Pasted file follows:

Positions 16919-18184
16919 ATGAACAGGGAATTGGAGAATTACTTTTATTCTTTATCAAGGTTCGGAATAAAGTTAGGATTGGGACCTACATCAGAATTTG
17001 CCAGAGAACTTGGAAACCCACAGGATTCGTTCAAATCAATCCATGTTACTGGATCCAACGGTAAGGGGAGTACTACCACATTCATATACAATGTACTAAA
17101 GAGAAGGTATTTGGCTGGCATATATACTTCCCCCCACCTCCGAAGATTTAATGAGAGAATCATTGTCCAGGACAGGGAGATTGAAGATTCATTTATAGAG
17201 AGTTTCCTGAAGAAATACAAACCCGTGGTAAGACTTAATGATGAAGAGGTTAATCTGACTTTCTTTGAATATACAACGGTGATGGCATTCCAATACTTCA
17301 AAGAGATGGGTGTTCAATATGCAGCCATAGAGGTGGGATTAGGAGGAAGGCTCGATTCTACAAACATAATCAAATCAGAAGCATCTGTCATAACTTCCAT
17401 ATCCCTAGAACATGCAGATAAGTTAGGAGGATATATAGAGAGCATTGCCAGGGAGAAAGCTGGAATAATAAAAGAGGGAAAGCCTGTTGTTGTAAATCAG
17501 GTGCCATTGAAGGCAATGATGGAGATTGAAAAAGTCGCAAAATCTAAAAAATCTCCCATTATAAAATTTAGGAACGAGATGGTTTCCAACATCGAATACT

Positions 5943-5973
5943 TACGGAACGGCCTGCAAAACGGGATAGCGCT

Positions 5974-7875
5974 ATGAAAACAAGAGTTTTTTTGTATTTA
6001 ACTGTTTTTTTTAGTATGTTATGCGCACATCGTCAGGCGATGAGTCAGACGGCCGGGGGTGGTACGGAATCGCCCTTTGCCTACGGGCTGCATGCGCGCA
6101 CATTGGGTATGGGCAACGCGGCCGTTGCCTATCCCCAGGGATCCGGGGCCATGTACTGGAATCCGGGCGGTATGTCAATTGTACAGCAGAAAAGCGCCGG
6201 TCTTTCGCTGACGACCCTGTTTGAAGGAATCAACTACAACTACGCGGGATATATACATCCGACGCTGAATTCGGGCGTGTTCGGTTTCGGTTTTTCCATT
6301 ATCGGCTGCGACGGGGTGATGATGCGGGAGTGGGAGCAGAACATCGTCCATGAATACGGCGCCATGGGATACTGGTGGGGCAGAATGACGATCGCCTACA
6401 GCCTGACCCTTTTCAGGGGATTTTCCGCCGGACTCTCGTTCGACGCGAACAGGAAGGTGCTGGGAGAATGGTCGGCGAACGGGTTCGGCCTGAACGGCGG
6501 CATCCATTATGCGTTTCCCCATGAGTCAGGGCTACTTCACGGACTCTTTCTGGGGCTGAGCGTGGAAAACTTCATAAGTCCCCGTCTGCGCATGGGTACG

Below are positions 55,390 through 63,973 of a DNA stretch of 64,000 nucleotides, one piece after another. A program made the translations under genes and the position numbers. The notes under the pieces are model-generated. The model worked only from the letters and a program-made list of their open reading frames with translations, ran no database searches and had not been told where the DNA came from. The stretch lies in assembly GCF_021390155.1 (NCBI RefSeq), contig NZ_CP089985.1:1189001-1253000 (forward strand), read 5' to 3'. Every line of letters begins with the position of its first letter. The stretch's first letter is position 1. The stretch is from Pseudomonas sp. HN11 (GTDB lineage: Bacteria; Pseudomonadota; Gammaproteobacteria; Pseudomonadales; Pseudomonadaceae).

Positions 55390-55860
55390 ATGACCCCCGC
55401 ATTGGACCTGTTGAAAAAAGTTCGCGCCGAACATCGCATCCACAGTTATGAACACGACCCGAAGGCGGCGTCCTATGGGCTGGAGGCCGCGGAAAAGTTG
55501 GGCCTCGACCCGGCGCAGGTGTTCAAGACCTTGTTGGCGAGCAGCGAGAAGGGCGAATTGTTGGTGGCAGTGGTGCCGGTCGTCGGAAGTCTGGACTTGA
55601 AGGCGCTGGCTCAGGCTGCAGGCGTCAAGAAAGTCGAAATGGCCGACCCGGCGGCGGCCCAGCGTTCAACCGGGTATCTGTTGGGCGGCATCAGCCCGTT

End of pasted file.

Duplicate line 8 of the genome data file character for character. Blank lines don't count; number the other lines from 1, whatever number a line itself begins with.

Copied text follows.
17501 GTGCCATTGAAGGCAATGATGGAGATTGAAAAAGTCGCAAAATCTAAAAAATCTCCCATTATAAAATTTAGGAACGAGATGGTTTCCAACATCGAATACT